Time was when I felt I had purchasing tickets from Ticketmaster and similar services wired. If you began dialing into their phone system about five minutes before the tickets you wanted were released for sale you'd invariably get a place in the priority queue as soon as the system kicked in. Using this method I scored front-row seats for Miles Davis and a number of other popular acts—and obviously I'm talking about the 1980s here. It was a pretty simple business transaction, as it should be.
With the introduction of the Internet, Ticketmaster, et.al., ticket sales went online, and the results have been routinely abysmal. I hear stories of system crashes and other assorted frustrations, and my one experience trying to score tickets for Bruce Springsteen's tour for The Rising illustrated just how far things had deteriorated. The next time I went looking for Springsteen tickets, I bought them from someone on eBay.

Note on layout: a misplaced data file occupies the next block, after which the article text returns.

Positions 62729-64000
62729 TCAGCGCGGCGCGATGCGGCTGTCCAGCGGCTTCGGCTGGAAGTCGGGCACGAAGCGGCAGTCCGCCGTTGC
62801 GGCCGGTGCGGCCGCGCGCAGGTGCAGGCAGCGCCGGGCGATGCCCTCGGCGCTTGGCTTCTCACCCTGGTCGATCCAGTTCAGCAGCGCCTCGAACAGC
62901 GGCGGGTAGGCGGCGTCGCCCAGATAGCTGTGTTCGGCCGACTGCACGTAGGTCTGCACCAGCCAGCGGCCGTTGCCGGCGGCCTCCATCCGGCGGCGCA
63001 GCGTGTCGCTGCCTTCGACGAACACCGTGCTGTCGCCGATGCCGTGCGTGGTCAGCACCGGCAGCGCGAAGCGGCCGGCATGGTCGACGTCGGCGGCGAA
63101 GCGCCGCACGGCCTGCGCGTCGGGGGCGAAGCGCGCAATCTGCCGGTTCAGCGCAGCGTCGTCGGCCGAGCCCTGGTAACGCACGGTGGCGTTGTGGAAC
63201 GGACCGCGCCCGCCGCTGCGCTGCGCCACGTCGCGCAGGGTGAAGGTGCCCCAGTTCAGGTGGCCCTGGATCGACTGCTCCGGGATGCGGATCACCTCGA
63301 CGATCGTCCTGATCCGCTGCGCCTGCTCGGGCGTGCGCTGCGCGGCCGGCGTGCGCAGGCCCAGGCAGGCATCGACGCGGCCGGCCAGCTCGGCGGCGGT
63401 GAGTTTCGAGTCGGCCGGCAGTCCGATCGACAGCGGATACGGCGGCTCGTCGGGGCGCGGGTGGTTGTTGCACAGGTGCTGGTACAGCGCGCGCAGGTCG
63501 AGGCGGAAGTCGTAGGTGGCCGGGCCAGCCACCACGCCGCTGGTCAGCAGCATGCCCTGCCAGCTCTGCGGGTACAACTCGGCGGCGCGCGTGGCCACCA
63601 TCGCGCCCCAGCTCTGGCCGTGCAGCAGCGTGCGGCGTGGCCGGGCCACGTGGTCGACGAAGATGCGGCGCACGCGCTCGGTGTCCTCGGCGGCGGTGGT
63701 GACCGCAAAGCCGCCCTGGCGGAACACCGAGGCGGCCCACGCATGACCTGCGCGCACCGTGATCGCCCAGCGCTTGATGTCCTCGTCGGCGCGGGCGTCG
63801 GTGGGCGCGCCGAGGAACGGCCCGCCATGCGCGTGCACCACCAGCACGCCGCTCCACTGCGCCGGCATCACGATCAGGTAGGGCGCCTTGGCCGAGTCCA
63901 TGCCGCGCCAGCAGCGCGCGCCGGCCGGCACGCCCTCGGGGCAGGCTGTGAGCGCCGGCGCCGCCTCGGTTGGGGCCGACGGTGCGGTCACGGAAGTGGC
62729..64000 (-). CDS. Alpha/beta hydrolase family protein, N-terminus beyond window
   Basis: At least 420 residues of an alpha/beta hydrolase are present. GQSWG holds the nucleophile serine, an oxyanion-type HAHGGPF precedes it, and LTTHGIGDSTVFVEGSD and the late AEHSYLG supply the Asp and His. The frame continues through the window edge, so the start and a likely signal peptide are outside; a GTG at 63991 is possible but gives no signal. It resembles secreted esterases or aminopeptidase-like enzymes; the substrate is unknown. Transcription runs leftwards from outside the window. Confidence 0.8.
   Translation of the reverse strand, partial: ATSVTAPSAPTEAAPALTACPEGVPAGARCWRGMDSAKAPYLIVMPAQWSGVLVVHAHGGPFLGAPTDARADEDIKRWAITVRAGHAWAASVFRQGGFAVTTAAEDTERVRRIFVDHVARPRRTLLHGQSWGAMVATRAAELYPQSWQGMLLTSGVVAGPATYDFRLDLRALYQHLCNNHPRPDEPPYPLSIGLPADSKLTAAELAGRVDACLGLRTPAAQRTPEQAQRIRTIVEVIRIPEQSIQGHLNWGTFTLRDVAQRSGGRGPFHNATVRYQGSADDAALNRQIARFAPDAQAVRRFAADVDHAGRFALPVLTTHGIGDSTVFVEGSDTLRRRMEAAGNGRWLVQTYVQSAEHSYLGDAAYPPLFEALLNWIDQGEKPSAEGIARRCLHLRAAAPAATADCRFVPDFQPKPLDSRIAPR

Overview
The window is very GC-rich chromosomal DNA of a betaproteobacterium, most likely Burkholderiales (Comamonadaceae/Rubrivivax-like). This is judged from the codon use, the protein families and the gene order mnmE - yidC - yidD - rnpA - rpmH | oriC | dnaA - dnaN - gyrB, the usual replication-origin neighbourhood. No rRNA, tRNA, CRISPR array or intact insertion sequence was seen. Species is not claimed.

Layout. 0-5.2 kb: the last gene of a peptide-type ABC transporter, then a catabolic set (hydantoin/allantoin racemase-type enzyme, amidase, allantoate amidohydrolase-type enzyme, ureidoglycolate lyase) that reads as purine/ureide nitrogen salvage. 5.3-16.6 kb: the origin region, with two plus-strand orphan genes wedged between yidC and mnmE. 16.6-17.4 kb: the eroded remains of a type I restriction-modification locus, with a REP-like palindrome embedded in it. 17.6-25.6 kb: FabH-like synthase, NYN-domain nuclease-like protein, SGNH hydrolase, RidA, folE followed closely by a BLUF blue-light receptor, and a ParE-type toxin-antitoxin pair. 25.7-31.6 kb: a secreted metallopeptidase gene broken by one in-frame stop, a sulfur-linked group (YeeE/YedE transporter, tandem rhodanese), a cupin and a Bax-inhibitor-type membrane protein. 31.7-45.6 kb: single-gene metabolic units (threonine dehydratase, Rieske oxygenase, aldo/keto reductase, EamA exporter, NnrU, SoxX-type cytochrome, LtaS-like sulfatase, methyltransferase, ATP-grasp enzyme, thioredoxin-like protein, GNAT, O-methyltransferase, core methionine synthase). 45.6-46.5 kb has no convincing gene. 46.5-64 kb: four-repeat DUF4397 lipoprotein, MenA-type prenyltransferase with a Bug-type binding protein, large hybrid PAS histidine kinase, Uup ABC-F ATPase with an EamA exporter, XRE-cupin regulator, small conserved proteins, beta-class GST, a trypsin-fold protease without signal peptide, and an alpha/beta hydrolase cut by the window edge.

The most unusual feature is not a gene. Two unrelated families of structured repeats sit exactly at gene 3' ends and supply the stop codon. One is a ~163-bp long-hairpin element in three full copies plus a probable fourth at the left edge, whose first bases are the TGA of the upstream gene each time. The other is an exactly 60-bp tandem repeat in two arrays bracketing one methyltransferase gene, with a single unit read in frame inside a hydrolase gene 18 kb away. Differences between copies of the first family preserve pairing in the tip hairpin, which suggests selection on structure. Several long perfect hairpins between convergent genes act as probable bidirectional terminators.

Now, I'm lucky because I see more than enough shows that are comped that I don't have to deal with the system all that often, but occasionally there's a show that forces me into the online ticket meat grinder. Case in point: next summer's Keith Jarrett Standards Trio show at Montreal's Place des Arts. The Montreal festival is notorious for making precious few media tickets available for shows like this, so to ensure tickets I had to buy them when they went on sale last Saturday. Besides, the show's the weekend of my birthday and my wife loves Jarrett, so it works out all around.
Except... the primary online buying method was to use Place des Arts' site, and the form was improperly formatted. I watched my Row C seats turn into Row F and then Row M while I tried to get it to work. No luck. No luck phoning, either; the line was busy each time I dialed. Finally, I tried Admission's site (the Quebec equivalent of Ticketmaster) and wound up with a pair in Row T.
Why isn't this easier? I can't imagine demand is that much higher for tickets like this than it was 20 years ago—especially when the face value for the Jarrett show is $100. How do these online ticket services mess things up so badly? Just another example of how the institutional side of the music business has missed the boat on technology. I just finished writing an article on new media and culture that reminded me of how badly the record business mis-judged what digital technology would bring, and this ticket thing is related.